Gender is not an individual opt-in/opt-out freedom of choice social elective. It is not in a perpetual state of flux depending on unique individual participations. It is the largest and oldest system of oppression in our recorded and studied history. Does it reward individual male compliant participation? Yes, it does. Men have been rewarded for centuries for their compliant participation in Patriarchy. Does it punish individual male non-compliant participation? Yes, it does. Men who rebel against patriarchy are punished with loss of opportunities, potential violence, and isolated social status. Does it actively, relentlessly oppress males? No, Patriarchy does not oppress males, it elevates and enriches males. Does it reward individual female compliant participation? No, it does not. Complicity in your own oppression is not rewarding, it is abusive. Does it punish individual female non-compliant participation? Yes it does. Honor killings, corrective rape, forced marriages, domestic violence, incest, abortion restrictions, femicide, employment inequalities and educational restrictions are but a few of the retributions visited upon females for non-compliant participation in Patriarchy.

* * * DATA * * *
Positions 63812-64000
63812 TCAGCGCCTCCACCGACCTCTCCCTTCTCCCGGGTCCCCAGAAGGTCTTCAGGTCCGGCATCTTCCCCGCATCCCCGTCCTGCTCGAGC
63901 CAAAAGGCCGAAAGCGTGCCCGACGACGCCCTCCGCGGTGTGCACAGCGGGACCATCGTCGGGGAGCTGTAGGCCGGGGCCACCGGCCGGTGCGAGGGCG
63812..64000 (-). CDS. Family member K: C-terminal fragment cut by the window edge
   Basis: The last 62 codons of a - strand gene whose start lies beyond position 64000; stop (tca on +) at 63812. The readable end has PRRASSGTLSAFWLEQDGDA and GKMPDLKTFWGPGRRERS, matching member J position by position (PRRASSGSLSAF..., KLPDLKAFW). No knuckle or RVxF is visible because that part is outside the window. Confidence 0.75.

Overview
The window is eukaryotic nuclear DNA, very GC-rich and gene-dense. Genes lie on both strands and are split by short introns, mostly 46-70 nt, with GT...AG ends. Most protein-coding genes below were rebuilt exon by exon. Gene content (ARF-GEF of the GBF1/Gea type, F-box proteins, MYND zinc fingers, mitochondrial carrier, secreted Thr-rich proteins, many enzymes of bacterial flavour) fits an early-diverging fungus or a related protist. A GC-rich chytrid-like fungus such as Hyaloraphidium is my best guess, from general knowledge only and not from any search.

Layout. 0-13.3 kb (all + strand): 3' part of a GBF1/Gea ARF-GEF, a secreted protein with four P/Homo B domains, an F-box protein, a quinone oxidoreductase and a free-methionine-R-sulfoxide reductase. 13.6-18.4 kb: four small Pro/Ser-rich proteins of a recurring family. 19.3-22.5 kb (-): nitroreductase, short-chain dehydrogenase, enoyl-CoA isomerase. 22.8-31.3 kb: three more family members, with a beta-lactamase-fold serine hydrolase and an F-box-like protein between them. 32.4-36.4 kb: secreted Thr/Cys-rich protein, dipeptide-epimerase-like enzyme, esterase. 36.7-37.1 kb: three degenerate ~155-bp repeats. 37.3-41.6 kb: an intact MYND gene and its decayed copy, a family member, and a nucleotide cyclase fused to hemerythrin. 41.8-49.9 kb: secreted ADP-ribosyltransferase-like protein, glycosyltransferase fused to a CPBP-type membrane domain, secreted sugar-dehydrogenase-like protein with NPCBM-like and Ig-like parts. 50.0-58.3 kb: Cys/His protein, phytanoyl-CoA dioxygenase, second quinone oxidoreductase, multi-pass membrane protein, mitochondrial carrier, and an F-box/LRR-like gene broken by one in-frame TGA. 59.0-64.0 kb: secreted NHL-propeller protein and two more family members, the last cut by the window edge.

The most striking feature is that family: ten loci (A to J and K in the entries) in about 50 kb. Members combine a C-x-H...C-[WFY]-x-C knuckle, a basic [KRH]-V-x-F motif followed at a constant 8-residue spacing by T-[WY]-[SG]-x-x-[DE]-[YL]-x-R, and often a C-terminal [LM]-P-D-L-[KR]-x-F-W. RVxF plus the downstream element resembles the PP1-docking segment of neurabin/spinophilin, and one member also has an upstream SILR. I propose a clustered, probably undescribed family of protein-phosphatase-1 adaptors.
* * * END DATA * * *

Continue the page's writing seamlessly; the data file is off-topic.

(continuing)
No individual woman can opt out of this entrenched system. We are born into it. Inter-generational trauma prevents many of us from seeing the extent of our oppression, that does not negate it’s existence.

      No woman is cisgendered.

      All males benefit under the patriarchy, whether they actively pursue the extent of their benefits or not is immaterial. Inter-generational benefits accrue to males from the moment the sex of the fetus is determined. It is the arrogance of males practicing their benefits of Patriarchy that makes them imagine they can erase women and replace them.

      The entire concept of men erasing and replacing women is violent. It violates our female humanness. It is the ultimate act of male domination and control. Erase and replace. Sex class colonization.

    2. Why is gender a ‘binary’ and not purely a hierarchy? Why is it framed at all as horizontal? Is it not a vertical construction by definition?

  3. I am not now nor ever will be CIS anything…. From the moment of my conception I have been female. If you need a qualifier…. chances are you are not what you claim to be

  4. I don’t think gender is a binary, bc that implies that everything gender is on the same playing field. it’s not. i think gender is a hierarchy, based on sex: when you are born male: you go to the top half of the hierachy, when you are born female you go to the bottom half of the hierachy.